A: My daily work life changed quite a bit as the story broke and in the days following. I focused almost entirely on this story and had to put other stories on the back burner. I always tried to be one step ahead, thinking about what would come next.
My editors have been supportive. They're always looking for the next article and have helped me come up with ideas to further the story.
I have received a wide variety of calls, messages and emails. Some want to tell me rumors about Harrington's personal life, others just want to vent and some tell me we're being sensational with the story. I tell them I'm just reporting the facts as carefully as I can and I can only work with information that can be verified and backed up.
Q: Do you have a sense from talking with health officials about the level of risk faced by Dr. Harrington’s patients based upon what they have seen?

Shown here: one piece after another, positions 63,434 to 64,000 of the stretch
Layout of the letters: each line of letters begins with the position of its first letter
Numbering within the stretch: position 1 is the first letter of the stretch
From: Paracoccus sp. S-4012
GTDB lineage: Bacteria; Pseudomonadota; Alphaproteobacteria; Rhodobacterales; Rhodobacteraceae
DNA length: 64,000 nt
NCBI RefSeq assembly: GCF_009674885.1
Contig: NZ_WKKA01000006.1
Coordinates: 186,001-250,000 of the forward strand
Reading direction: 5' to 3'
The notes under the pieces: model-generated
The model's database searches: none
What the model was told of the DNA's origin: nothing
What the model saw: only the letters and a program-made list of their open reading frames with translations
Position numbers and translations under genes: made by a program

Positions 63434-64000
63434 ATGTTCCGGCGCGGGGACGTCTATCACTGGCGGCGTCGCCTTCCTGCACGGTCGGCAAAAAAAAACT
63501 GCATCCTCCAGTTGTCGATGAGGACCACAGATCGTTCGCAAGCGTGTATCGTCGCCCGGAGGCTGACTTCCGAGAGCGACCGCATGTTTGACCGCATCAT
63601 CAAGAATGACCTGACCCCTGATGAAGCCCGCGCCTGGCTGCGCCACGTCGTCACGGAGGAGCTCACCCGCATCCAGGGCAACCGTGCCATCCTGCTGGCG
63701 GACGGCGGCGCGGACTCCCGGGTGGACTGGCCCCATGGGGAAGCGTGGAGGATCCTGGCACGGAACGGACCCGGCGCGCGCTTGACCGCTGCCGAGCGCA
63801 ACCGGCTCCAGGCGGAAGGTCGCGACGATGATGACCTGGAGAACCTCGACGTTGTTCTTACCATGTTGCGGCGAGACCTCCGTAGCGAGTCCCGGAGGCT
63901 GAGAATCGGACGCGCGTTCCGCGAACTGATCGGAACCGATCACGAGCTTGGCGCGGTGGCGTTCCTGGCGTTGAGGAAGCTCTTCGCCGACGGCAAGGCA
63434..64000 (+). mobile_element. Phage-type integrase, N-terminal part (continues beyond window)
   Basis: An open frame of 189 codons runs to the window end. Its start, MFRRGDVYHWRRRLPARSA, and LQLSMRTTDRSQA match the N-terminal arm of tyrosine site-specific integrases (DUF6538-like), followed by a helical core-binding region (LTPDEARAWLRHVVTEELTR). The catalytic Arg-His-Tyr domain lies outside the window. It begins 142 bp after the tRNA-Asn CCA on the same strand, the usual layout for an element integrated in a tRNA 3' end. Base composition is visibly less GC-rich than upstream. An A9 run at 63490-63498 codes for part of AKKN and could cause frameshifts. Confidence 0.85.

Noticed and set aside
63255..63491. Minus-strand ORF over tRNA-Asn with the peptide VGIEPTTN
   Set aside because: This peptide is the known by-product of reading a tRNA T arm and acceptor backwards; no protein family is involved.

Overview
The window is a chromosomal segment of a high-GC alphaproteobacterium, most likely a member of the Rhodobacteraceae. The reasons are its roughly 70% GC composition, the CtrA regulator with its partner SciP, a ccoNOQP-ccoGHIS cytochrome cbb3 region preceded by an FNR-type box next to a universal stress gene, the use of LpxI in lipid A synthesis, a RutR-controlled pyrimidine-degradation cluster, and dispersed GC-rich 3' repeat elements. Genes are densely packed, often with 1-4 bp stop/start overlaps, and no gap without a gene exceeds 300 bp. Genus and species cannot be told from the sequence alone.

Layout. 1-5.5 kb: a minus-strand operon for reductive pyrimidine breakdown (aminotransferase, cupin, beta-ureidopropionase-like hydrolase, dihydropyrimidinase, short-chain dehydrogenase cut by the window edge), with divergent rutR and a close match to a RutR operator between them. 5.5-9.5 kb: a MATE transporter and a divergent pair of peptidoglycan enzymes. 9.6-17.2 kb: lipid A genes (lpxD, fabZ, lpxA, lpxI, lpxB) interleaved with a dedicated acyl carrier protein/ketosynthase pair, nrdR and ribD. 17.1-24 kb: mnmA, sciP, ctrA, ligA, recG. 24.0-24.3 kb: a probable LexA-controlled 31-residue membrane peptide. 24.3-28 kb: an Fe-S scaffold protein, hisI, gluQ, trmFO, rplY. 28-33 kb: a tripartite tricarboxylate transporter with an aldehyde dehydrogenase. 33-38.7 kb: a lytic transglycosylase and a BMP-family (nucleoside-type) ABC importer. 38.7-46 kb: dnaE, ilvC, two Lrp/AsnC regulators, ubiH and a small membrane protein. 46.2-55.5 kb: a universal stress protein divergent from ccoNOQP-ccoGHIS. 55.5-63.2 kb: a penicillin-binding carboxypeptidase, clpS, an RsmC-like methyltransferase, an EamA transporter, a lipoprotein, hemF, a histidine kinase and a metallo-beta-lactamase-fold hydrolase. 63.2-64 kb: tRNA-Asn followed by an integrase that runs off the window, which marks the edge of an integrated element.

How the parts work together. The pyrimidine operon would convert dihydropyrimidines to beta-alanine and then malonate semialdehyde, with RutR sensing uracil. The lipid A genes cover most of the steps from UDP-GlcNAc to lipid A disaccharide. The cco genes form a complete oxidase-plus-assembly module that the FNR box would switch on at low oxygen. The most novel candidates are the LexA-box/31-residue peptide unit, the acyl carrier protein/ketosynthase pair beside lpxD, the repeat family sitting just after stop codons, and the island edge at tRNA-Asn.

A: Health officials have stressed that it's very rare for a person to get HIV, hepatitis B or hepatitis C in a dental setting. They believe that at least most of the people who have tested positive so far likely got infected somewhere else.
Q: You interviewed one man who told you he believes he contracted HIV at Dr. Harrington’s office. How did you approach the job of telling his story?
A: This was somewhat of a difficult story. First we had to verify his diagnosis and his visit to Harrington's office. In the story, I focused on how the man's life had changed and was sure to include the information that pointed to the possibility that he was infected elsewhere.
Q: The county district attorney noted in one of your reports that viable witnesses will be the key to bringing any successful criminal charges against Dr. Harrington. Can you talk a little more about how cases of illness can be linked to a health care worker’s office?